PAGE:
By the end of last February, things looked bleak for the Ambridge basketball team.
After going 5-37 the past two seasons, the Bridgers' head coach, Joe Falletta, quit while Ambridge's best player, Malik Walker, left the school and started taking classes at Lincoln Park.
But a change in his father's schedule brought Walker back to Ambridge by the end of the 2011-12 school year, and he is hoping to lead the Bridgers (7-5, 3-3 in Class AAA Section 2) back to the playoffs.
"I'm pretty happy he came back," Ambridge first-year coach Mark Jula said. "He's a three-year letterman and arguably one of the better players in the league."
Walker said his decision to return to Ambridge came after his father started taking night classes for engineering school. With a younger sister to look after, Walker wanted to go to school closer to home. He said he is happy with his decision to return.
"I am very happy because this is where all my friends are," Walker said.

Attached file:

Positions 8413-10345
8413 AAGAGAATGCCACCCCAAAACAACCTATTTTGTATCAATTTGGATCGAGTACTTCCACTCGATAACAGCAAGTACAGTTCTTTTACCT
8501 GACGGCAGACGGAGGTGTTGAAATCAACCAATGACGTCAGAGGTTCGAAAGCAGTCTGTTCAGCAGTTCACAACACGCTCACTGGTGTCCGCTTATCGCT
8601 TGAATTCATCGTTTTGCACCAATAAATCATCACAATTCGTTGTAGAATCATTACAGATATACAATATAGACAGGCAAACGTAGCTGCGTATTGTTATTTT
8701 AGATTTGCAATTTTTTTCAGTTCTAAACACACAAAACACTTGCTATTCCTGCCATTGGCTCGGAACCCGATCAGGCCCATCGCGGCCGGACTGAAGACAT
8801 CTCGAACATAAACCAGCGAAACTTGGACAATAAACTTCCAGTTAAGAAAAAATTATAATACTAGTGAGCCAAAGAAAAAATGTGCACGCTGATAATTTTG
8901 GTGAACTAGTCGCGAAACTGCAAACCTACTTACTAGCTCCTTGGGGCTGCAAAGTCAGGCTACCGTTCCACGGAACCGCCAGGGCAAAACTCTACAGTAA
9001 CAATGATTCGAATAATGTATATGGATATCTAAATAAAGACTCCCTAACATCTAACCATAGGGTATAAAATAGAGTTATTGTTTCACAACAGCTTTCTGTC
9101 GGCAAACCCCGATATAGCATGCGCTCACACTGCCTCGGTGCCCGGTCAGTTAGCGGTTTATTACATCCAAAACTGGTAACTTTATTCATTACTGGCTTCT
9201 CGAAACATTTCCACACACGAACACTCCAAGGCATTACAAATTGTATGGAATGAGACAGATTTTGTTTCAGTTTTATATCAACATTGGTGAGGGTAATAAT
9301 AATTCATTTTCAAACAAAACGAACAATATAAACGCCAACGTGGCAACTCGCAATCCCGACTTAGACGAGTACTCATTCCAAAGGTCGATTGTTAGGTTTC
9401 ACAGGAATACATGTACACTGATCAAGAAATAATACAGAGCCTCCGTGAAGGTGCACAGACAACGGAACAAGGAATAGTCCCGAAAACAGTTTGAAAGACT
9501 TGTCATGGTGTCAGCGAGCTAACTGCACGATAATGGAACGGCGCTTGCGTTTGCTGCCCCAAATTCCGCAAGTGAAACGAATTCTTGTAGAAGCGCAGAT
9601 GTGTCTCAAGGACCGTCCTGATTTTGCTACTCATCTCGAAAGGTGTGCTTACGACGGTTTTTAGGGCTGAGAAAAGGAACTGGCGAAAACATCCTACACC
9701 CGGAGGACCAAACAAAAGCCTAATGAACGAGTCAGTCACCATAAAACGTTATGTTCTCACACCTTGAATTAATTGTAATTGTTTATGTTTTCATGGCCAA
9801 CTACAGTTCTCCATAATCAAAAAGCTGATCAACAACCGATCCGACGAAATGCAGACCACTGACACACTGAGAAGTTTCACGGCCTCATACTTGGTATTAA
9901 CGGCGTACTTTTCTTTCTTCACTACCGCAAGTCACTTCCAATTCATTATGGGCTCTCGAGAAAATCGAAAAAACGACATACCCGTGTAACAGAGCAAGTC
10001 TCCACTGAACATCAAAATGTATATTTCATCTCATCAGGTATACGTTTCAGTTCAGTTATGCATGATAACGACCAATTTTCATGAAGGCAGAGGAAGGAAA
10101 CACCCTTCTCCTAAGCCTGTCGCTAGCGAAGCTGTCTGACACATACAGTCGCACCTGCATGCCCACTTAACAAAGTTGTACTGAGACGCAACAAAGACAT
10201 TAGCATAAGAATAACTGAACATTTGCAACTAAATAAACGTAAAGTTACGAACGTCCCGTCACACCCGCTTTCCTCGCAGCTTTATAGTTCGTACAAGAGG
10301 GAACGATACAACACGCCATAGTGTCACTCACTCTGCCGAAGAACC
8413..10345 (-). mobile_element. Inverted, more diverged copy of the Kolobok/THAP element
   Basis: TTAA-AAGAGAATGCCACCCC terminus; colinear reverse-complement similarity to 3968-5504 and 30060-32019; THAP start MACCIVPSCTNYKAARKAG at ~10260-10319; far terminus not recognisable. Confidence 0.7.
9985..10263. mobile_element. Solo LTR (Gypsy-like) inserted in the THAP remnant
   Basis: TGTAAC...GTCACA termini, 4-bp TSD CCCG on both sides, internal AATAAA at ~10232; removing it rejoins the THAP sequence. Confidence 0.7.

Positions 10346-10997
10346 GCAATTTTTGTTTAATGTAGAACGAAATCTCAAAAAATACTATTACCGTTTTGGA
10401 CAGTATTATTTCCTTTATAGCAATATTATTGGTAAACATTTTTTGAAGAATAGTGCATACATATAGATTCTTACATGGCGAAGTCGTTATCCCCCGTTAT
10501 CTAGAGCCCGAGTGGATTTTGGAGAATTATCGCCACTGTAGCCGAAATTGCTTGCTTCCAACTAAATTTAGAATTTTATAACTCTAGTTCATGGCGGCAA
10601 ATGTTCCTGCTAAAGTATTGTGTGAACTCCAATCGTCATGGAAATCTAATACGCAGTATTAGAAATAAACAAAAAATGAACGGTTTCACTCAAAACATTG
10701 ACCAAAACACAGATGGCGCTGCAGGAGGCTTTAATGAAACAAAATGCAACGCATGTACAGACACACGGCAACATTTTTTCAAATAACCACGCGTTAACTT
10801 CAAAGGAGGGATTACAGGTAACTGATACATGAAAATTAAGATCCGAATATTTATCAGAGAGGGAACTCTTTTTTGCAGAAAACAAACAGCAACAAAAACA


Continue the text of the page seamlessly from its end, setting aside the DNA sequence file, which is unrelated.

It doesn't hurt that Walker also likes Jula, who graduated from Ambridge in 1971. Jula entered the season with more than 450 career wins and previously coached at WPIAL schools Moon Area, Butler Area, North Allegheny and Center.
"He's more upbeat with the players," Walker said. "He knows we can be better players and he encourages us to play at that level."
Jula has sped up the pace of Ambridge's offense, which has played into the hands of this athletic senior. Jula has also worked with his 6-foot-5, 220-pound forward on his play in the post. Walker mostly has been a face-up player in his high school career, but Jula wanted him to expand his game.
"He can shoot the ball -- I think he had two or three 3-pointers in our game last Friday -- and he can put it on the floor," Jula said. "But I wanted to start posting him up and have him use his body. He has the ability to 'out-quick' anybody in the post and now he can score in a variety of ways."
After scoring 15 points per game last season, Walker is averaging 18.7 points through 12 games this season. He was also averaging in double figures in rebounds and usually defends the opposition's top scorer.
His all-around play has gotten the attention of a few colleges, as Penn State Beaver and Penn State Behrend have been attending his recent games.
Walker said he wants to play at the college level, but first wants to play in his first high school playoff game.
The Bridgers haven't qualified for the WPIAL playoffs since 2009.
"I'm really going to enjoy [making the playoffs]," Walker said. "It's something I'm really looking forward to."